By Darren Poley

Seeking out authoritative encyclopedia articles to become familiar with a topic or the vocabulary scholars use to discuss a subject is an important step when starting a research project.

It has become commonplace for researchers to access reference tools such as encyclopedias via the Web. Brill, a respected academic publisher, has transitioned many of its offerings in the field of religion to the digital format.

Falvey now provides access to some new online resources on a diversity of religions. So whether you are interested in Judaism, Hinduism, Early Christianity, or comparing various religious traditions, the Encyclopedia of Jewish History and Culture Online, Brill’s Encyclopedia of Hinduism Online, and the Brill Encyclopedia of Early Christianity Online are great places to start.

The authoritative Enzyklopädie jüdischer Geschichte und Kultur in German is currently being translated into English. The result is the ongoing publication of the Encyclopedia of Jewish History and Culture Online. Right now, only entries from A to L are available in English. Falvey will add updates as newly translated content is made available.

The Enzyklopädie jüdischer Geschichte und Kultur Online is fully available. This reference work covers many aspects of the modern life of European and American Jewry and the non-European Jewish Diaspora, from the mid-eighteenth century and the Jewish Enlightenment to the mid-twentieth century and the establishment of the modern state of Israel.

Falvey has in print the 6-volume Brill’s Encyclopedia of Hinduism (call number: BL1105 .B75 2009). It now also offers the content from this major work on the many facets of the Hindu traditions via Brill’s Encyclopedia of Hinduism Online. Some of what it covers is divinities, sacred texts and languages, ritual and religious traditions, ancient and modern teachers, its migration and communities outside south Asia, and Hindu engagement with contemporary moral issues.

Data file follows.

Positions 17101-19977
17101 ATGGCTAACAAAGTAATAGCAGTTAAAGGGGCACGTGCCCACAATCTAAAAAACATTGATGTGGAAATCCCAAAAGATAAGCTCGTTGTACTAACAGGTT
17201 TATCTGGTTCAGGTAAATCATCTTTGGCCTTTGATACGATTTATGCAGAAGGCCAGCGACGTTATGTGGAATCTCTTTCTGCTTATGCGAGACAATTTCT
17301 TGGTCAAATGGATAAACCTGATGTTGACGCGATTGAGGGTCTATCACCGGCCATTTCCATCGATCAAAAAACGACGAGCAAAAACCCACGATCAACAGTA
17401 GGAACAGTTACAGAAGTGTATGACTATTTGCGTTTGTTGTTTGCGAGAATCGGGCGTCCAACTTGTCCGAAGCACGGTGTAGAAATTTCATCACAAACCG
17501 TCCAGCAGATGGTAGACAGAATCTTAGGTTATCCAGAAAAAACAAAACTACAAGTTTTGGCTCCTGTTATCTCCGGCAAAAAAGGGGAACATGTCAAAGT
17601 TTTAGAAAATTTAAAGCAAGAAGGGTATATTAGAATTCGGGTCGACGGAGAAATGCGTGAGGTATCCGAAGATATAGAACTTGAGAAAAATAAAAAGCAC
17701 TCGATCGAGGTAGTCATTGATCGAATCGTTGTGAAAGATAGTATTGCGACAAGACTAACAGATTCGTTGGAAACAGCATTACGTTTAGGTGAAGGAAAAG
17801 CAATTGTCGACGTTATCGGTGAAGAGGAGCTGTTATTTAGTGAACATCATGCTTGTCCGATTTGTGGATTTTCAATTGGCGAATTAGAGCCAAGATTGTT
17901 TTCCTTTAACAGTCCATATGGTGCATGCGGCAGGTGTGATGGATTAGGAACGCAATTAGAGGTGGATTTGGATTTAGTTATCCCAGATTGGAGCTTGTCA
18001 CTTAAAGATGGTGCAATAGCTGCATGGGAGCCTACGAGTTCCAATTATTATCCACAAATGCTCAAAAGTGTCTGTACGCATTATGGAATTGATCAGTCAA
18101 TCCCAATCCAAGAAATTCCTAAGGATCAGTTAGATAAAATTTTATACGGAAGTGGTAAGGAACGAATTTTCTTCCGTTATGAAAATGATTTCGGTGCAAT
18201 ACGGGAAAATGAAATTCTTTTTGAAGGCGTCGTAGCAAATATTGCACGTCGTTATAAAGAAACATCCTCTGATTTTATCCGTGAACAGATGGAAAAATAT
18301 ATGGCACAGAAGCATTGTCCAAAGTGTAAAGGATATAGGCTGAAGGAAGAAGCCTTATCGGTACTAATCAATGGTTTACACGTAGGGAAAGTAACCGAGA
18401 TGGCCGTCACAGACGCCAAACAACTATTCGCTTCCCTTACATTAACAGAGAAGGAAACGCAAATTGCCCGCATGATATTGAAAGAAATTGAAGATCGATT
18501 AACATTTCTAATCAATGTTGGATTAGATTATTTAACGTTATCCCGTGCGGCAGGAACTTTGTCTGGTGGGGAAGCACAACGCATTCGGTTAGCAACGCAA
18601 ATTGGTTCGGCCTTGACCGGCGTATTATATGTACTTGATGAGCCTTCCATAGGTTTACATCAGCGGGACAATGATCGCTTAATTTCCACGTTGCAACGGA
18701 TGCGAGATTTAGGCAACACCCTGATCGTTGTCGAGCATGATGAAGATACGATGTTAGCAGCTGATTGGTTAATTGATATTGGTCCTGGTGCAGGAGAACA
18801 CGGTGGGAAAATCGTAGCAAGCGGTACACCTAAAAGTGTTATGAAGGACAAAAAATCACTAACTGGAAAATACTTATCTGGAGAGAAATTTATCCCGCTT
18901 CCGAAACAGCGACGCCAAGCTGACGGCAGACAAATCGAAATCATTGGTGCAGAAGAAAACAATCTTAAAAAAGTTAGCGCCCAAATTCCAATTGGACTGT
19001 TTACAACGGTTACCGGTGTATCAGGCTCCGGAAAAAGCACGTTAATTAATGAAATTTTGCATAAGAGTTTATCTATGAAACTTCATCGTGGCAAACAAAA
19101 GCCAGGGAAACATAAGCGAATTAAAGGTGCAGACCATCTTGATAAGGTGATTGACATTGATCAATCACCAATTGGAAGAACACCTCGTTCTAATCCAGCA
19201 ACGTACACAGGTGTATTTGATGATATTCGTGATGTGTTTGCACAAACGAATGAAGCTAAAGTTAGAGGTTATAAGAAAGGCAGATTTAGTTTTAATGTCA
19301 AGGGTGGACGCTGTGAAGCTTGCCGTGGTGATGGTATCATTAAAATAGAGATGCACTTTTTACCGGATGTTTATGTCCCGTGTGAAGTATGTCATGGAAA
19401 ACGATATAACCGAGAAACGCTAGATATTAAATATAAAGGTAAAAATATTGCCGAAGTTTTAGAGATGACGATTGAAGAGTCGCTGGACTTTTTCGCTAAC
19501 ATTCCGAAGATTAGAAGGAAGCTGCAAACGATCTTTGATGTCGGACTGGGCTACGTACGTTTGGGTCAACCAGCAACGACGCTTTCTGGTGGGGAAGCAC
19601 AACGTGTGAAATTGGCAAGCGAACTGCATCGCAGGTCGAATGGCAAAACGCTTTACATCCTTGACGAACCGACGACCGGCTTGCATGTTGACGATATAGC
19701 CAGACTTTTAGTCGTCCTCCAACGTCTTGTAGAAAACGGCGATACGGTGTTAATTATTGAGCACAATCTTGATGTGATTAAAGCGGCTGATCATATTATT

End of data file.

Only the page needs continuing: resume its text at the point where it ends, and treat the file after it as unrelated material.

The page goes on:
The term Christian applied mono-culturally seems to imply a homogeneity within the Christian religious tradition of the first six centuries of the common era that was just not the case. In the period of the early church there is a rich multicultural heritage filled with controversies and ecumenism.

The Brill Encyclopedia of Early Christianity focuses on the most important authors, texts, ideas, and places that played a role in the history of the development of Christianity up to the period of Late Antiquity. It gives an understanding of the Jewish and Greco-Roman contexts. And incorporates elements from the specialized areas of New Testament Studies, Patristics, and modern historical scholarship.


Darren G. Poley is Associate Director of Research Services and Scholarly Engagement, and Theology, Humanities, and Classical Studies Librarian at Falvey Memorial Library. You can access these encyclopedias and other online reference tools from the Theology and Religious Studies Subject Guide on the Library Website.



Falvey Staff Members Work Together to ‘Change the Subject’ on the Term ‘Illegal Aliens’